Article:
Ok, I understand that, but isn't it possible for an ice bearing comet (or several) to impact the planet at some later time when the sun was cooler? Surely those planetary systems have their own equivalent of oort clouds?

The whole reason that a red dwarf is so dangerous to live around is its low gravity. It can hurl flares from its surface that ascend far out into space and reach its tight little "habitable zone", and its planets will occasionally orbit through a flare and get zapped. The flares are channeled and accelerated by electromagnetic turbulence that originates from deep inside the star. Even after the surface temperature of its photosphere finally declines, the star will continue to flare until it shrinks down to a white dwarf (which has no habitable zone at all, since its starlight is extreme ultraviolet radiation that can easily blast water molecules apart). Since M-class stars typically have expected lifetimes of trillions of years, you'd have to wait a long time to see it happen.

Comment: US Citizenship is an excuse for discrimination (Score 2) 139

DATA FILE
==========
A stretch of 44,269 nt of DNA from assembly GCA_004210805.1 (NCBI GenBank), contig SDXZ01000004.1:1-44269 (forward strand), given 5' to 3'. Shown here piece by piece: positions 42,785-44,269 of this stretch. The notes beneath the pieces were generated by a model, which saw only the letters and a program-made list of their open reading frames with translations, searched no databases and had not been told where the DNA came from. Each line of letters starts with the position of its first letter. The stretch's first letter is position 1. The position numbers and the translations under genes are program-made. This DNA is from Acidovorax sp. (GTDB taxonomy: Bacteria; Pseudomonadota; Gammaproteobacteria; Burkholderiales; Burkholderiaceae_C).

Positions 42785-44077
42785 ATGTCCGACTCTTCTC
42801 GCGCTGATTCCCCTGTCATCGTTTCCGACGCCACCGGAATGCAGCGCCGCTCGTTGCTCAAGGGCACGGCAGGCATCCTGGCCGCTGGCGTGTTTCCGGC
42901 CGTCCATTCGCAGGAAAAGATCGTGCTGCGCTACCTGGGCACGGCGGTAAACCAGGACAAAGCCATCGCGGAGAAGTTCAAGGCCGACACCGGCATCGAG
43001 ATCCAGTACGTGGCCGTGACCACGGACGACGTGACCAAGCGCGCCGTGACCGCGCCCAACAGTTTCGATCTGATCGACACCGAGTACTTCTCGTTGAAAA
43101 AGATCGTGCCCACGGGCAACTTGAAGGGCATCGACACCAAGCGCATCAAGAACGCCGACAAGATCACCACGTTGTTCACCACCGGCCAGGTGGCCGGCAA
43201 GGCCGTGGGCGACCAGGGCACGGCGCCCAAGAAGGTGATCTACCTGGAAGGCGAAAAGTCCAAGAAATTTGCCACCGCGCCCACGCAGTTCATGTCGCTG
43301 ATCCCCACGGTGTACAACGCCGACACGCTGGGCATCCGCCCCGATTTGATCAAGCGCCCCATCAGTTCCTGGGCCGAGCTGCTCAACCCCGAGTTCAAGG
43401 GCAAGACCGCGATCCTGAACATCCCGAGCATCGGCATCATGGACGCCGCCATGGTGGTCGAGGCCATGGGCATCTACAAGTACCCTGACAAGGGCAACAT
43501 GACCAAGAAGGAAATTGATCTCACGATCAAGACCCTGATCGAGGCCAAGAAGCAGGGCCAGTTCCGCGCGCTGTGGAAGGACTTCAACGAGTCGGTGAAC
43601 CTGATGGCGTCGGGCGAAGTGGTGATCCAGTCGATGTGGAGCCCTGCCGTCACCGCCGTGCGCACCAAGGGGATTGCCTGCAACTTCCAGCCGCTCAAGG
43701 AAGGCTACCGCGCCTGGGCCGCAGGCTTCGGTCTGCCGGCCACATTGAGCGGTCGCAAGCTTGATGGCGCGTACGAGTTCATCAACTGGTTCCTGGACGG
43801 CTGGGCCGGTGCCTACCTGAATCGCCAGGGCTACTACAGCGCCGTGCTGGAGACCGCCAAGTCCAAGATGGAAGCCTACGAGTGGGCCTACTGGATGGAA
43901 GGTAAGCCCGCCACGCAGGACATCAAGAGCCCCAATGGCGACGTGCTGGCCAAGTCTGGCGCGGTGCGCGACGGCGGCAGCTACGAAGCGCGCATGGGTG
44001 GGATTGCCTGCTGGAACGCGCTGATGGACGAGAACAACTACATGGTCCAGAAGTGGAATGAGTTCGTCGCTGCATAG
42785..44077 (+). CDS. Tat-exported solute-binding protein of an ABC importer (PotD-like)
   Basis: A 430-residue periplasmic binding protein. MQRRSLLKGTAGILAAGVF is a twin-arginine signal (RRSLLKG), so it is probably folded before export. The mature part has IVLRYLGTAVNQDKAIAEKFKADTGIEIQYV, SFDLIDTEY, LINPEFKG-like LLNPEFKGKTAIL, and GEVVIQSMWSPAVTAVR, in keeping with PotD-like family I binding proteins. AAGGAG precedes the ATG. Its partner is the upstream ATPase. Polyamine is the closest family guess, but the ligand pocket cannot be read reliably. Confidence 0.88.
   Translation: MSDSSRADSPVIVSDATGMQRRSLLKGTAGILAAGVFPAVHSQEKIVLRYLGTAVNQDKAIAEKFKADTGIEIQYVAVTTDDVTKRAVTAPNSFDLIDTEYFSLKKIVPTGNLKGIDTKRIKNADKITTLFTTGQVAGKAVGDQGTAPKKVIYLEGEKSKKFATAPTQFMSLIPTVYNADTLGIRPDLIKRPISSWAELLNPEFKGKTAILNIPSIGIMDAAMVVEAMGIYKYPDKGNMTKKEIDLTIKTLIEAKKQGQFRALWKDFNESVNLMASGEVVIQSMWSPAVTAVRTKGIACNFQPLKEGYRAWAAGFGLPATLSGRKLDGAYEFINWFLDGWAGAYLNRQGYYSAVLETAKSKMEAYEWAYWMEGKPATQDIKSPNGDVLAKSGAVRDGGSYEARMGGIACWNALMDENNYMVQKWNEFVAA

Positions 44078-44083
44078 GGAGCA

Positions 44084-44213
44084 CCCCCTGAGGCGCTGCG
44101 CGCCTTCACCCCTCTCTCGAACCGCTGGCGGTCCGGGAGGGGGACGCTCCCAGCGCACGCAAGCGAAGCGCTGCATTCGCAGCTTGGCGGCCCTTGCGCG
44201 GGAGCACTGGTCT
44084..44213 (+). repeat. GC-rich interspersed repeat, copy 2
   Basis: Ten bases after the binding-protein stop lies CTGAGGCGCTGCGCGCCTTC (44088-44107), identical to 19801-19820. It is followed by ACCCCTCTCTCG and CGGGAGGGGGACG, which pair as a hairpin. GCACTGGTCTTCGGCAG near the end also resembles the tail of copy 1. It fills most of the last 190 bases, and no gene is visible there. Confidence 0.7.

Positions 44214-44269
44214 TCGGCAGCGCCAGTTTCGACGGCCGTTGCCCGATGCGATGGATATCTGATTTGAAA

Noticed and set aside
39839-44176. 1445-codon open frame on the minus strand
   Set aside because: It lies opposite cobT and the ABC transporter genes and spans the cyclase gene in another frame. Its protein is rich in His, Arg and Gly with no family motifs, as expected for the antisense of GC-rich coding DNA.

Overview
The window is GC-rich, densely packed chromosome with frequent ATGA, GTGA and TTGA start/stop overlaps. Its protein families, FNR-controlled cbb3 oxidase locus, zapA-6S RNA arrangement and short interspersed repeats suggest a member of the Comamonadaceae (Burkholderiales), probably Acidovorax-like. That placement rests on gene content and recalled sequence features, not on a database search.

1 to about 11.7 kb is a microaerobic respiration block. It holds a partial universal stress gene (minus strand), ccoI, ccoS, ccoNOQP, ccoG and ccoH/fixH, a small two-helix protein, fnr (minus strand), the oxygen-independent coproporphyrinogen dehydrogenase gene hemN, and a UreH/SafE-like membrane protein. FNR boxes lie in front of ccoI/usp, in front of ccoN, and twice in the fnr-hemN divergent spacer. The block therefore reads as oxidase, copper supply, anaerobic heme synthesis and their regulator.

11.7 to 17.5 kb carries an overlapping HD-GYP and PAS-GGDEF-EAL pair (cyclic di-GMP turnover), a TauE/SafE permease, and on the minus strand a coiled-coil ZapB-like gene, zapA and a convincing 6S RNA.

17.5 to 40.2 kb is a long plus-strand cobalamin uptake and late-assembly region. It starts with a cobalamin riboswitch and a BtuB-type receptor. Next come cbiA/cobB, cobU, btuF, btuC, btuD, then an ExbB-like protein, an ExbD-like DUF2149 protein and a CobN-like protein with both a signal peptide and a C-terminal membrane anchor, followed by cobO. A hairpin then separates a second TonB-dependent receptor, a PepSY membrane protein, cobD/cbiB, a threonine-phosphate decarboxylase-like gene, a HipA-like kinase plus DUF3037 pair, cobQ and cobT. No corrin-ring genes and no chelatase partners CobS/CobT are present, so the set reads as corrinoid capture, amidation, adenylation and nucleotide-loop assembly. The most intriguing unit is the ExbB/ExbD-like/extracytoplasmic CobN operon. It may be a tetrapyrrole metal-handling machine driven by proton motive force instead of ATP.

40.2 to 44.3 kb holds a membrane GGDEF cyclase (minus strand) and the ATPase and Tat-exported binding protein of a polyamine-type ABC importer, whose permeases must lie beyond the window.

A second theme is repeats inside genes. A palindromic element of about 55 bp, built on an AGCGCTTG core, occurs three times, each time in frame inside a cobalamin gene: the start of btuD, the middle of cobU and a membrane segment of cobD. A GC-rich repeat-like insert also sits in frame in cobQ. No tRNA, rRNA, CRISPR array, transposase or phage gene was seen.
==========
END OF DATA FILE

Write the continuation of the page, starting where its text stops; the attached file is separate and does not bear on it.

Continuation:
by sethstorm (#48503341) Attached to: Want To Work For a Cool Tech Company? Hone Your Social Skills

You are disposable. There will always be another one just like you that they can hire. They can get a dozen resumes with a single call.

Only if citizens are not given their proper prioritization above non-citizens.

That's if they don't just get someone on a H1B visa.

That's an even bigger problem since it presumes that a US citizen is never competent enough.

Comment: Rarity. (Score 1) 376

by sethstorm (#48501157) Attached to: Ask Slashdot: IT Career Path After 35?

I am running my own business these days. but several years ago (2008-2012) I was working for an Israeli start up and was enjoying myself. They appreciated the life-long experience gained during dozens if not hundreds of software projects big and small.

Exception case of someone doing well in a unstable environment designed to be bad for most - versus a system of good pay & security that is better for most.

Our policy is, when in doubt, do the right thing. -- Roy L. Ash, ex-president, Litton Industries